Fiscal Freedom for CT: Real Political Courage Is Cutting Spending, Not Taxing Working Class People

Letter to the editor from Laura Gladstone, Founder of Fiscal Freedom for CT

In a last-ditch attempt to get her tolls and infrastructure bank bills passed, State Senator Alex Bergstein wrote a melodramatic op-ed published in Greenwich Time claiming that people will die around the state if tolls are not implemented.

Her arguments harken to socialist Congresswoman Alexandria Ocasio-Cortez fear mongering that “the world is going to end in 12 years” if we do not pass her Green New Deal. These hysterical tactics have become the norm for the radical Left.

Bergstein says it takes political courage to pass tolls. It actually takes more courage to cut spending. Currently, Connecticut has the highest administrative costs per mile of road, equating to nine times the national average!

To fund this, we already levy several onerous taxes and fees, including one of the highest gas taxes and vehicle sales taxes in the nation. In addition to the federal funds our state already receives, the people of Connecticut are paying nearly $2 billion annually for their infrastructure, which could go further, if Democrats did not betray their promises and divert $175 million of it away from the Special Transportation Fund to the General Fund this year, as they have done every single year over the last decade.

Another strong advocate of tolls (remember, he was the featured speaker in favor of tolls during the Greenwich RTM SOMR), Greenwich Rep. Stephen Meskers accidentally told the truth about the initiative recently. “It can help us fund our pension and move forward.” Thereby confirming this is just another tax hike on the middle class to fund the general obligations of Connecticut.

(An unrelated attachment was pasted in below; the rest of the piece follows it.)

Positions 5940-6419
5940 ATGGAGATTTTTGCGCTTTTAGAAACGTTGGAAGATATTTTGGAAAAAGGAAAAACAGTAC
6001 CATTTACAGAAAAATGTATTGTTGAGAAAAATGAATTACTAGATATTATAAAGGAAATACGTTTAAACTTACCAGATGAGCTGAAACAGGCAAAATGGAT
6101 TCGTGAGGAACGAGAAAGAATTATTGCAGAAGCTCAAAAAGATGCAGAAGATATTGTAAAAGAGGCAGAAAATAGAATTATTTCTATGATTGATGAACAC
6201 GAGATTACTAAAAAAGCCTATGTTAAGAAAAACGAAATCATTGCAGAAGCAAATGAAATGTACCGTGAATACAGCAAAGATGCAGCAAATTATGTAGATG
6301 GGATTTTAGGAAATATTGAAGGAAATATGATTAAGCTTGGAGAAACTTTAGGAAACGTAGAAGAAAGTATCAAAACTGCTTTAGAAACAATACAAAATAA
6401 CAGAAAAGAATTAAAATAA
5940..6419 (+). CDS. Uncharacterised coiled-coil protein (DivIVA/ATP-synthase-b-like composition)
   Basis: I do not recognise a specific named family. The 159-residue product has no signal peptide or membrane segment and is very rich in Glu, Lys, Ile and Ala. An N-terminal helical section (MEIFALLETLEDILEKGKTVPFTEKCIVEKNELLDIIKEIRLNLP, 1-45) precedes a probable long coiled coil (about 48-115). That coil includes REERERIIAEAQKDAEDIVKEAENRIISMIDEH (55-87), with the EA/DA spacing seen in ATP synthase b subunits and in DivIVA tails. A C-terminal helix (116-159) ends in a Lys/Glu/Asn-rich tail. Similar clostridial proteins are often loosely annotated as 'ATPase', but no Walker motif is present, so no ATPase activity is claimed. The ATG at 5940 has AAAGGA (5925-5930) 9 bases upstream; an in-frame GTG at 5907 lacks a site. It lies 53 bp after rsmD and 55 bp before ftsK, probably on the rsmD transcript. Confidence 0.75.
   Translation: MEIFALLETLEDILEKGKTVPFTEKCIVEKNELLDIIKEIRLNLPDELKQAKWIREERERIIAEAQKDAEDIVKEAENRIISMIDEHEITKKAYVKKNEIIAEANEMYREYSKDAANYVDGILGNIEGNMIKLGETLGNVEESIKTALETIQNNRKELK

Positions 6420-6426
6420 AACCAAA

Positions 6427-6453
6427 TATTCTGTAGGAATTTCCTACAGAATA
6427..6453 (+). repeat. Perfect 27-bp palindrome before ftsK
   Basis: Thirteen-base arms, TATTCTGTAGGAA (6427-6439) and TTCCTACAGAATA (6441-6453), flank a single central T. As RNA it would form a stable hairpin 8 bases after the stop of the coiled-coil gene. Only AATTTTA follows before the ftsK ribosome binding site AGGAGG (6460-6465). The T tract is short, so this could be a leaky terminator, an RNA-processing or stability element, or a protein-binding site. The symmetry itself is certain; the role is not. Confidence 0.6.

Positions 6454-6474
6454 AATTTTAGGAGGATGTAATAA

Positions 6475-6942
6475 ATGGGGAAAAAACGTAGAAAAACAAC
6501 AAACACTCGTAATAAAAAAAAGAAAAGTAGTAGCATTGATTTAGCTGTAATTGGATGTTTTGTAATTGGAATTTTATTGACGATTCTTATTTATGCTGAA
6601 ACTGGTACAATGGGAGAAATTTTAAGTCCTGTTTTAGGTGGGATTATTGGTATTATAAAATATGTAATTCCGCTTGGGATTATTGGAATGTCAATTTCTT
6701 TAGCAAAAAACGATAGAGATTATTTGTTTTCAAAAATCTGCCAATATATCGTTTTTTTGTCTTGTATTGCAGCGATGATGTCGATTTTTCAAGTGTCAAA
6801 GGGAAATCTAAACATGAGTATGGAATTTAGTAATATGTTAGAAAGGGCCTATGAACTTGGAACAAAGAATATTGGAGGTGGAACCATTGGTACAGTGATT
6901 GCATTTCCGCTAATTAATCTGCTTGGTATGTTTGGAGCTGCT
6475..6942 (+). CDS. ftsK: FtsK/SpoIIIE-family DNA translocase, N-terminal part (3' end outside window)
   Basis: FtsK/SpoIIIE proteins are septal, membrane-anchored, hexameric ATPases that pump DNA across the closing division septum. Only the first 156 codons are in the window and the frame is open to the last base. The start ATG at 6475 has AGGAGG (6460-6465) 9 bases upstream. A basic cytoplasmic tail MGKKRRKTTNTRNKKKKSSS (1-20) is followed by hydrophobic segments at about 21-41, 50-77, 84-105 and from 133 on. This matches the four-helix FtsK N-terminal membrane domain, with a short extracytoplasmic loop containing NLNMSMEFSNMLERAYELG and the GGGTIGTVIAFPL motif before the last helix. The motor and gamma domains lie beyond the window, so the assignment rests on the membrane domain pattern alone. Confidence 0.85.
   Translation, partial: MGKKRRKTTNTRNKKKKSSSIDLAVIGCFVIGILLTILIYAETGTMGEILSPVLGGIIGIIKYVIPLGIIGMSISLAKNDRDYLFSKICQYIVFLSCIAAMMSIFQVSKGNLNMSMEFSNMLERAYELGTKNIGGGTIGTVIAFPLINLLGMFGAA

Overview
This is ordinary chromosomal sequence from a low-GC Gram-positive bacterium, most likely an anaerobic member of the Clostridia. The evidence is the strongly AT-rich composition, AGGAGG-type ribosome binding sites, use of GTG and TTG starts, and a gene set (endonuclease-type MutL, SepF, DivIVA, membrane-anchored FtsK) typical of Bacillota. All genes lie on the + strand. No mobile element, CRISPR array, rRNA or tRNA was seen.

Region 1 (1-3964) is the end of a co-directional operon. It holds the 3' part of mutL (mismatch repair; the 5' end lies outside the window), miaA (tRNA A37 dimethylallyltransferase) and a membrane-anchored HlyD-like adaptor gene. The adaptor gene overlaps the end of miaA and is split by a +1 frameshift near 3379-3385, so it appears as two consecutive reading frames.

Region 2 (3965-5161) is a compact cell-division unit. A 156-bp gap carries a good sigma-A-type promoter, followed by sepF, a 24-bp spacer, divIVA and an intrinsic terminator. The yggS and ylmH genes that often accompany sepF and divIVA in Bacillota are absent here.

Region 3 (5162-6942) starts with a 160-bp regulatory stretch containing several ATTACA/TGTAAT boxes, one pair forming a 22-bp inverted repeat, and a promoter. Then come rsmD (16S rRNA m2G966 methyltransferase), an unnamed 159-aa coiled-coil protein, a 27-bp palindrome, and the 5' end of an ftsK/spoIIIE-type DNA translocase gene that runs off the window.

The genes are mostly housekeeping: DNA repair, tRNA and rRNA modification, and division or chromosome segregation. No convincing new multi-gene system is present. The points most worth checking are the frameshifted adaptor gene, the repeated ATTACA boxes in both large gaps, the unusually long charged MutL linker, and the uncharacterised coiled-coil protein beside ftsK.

Bergstein paints herself as a moderate and says tolls are a fiscally conservative solution. But taxing working-class people, by imposing more than 50 tolls on top of our already high taxes and fees, is not fiscally conservative in any sense. When you can’t tax the rich anymore, because they are leaving the state as Governor Lamont appears to concede, this is what happens. The working poor get penalized.

Unfortunately, tolls would be yet another costly, job-killing bill to go along with two others that Bergstein voted for in Connecticut this term: Paid Leave and a $15 Minimum Wage. The former will impose a new 0.5% payroll tax on every private-sector worker in the state, while the latter will kill thousands of jobs for the working poor in Connecticut, as the Congressional Budget Office and Bernie Sanders’ presidential campaign itself recently showed. Voting against small businesses is not “fiscally conservative” in any way.

Bergstein likes to use the analogy that implementing tolls is like going to the dentist for a root canal. What she doesn’t understand is that Connecticut residents have already been to the dentist countless times over the last 30 years, and we have no more teeth.

Laura Gladstone
Founder of Fiscal Freedom for CT